Much of the other chatter within CMS as the stocks gained ground was redacted from the volley of emails released to the Center for Public Integrity.
Still, it’s clear that agency officials were caught off guard. Stock in Humana Inc., the country’s second biggest Medicare Advantage plan, rose by five percent, while HealthSpring, also a Medicare insurer, was up four percent — all on a day when the Standard & Poor’s 500 index was roughly flat, according to the CMS mid-afternoon analysis.
CMS spokesman Aaron Albright said the memo was a “standard communication” and suggested the markets had over-reacted. “We can’t control how people react to a memo like this,” he said.
While investors may have welcomed CMS easing up on Medicare Advantage audits, taxpayers, both then and now, have much less cause for applause.
The audits the industry was hoping to scale back assess the accuracy of a billing tool called a “risk score,” which is supposed to pay insurers higher rates for taking sicker people and less for those with few medical needs.
TRYING TO TRACK OVERSPENDING
By 2011, CMS officials had been struggling for years to track overspending tied to inflated risk scores. A 2009 agency study found that some plans had exaggerated how sick patients were to boost their payments, for instance. And by the agency’s own account, “improper” payments to Medicare Advantage plans cost taxpayers billions of dollars annually, as the Center for Public Integrity first reported last year.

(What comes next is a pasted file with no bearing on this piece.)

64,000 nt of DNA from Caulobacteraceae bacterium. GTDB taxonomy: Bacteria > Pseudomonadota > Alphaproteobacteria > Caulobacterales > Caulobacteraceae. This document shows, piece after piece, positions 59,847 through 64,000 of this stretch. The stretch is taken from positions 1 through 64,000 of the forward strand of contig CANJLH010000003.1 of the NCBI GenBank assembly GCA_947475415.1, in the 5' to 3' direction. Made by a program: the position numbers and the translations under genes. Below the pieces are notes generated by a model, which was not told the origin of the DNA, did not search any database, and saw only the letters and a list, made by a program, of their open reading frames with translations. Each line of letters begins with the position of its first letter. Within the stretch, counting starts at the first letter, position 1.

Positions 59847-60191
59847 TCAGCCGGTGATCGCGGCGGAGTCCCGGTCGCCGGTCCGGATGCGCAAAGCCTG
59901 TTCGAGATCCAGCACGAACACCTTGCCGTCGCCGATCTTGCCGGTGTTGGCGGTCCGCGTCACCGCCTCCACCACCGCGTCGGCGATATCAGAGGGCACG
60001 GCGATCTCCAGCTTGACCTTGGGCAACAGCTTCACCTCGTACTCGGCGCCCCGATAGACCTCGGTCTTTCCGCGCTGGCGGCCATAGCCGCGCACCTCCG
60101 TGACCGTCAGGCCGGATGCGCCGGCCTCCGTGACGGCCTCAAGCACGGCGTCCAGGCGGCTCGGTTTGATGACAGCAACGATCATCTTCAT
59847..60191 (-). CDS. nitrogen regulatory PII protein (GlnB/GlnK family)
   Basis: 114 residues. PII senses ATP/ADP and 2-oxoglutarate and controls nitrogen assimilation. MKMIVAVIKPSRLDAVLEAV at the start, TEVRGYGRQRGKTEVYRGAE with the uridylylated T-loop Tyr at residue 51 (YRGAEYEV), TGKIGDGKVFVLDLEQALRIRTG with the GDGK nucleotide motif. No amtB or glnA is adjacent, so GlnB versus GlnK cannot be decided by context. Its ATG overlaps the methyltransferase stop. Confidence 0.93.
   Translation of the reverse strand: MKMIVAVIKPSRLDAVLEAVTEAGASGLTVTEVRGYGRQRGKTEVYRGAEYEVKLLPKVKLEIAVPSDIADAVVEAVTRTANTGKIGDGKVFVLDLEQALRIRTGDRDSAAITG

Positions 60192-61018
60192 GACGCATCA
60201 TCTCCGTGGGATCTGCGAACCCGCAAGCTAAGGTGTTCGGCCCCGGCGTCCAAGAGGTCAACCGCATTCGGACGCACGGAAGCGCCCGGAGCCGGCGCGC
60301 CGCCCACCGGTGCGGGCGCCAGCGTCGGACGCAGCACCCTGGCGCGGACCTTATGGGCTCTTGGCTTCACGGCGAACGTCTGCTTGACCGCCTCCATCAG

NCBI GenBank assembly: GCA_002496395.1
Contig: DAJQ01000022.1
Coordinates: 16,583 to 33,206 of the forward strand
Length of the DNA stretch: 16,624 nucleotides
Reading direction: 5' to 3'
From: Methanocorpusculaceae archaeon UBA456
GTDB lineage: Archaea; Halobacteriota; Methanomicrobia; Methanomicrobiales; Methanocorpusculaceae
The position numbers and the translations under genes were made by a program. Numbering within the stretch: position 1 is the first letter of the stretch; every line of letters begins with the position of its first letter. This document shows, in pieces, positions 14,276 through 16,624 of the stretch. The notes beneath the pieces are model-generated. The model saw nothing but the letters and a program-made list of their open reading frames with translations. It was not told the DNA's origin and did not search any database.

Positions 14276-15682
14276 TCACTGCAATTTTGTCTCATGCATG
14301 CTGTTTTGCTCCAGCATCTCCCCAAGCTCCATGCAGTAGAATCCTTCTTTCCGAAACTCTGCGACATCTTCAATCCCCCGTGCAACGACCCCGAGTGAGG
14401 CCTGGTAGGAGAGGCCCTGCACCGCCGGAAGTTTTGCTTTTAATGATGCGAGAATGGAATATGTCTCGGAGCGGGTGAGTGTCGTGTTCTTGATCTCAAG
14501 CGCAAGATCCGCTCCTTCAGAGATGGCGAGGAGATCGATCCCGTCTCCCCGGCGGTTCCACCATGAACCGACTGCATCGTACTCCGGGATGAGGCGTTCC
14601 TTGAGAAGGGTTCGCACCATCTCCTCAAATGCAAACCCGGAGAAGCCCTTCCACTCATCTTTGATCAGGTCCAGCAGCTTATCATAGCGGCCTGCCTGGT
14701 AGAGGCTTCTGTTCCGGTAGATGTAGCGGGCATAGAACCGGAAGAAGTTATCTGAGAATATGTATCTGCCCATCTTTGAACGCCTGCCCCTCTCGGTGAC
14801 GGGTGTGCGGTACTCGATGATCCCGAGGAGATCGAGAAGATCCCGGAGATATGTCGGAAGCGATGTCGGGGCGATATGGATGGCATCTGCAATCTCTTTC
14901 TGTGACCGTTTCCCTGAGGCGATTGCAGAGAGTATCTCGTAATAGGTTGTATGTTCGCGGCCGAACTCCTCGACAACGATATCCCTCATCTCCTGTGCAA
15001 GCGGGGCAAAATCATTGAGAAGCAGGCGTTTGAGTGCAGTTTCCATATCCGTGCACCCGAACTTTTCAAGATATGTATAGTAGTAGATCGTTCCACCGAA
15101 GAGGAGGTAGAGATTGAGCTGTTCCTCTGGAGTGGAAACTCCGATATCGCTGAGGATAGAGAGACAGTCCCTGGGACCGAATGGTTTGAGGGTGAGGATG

Despite growing losses from improper billing, CMS officials have repeatedly caved in to pressure from the industry to scale back the consequences of these audits, which are known as Risk Adjustment Data Validation — or RADV.
CMS posted a draft regulation on Dec. 20, 2010, that outlined how the audits would be conducted and asked for comments. In the Feb. 3 memo, CMS official Rice wrote: “We are thoroughly evaluating all comments and anticipate making changes to our draft, based on input we received.”
The amount of money in dispute could be growing along with the Medicare Advantage program, whose annual cost now exceeds $150 billion.
More than four years after the February 2011 memo was sent, CMS still hasn’t finished even the first round of the RADV audits. “These audits are underway. CMS is auditing 30 contracts and we do not have a specific timeframe for completion,” agency official Albright said.
CMS has come under fire in recent years over how it releases policy information — and to whom. In Dec. 2011, Sen. Chuck Grassley criticized the agency for conducting briefings on behalf of hedge funds and so-called “political intelligence brokers” who seek to profit as a result. The SEC also has regulations on disclosure.
CMS also is at the center of an ongoing probe into whether 2013 Medicare Advantage rate information was leaked in advance of the public announcement.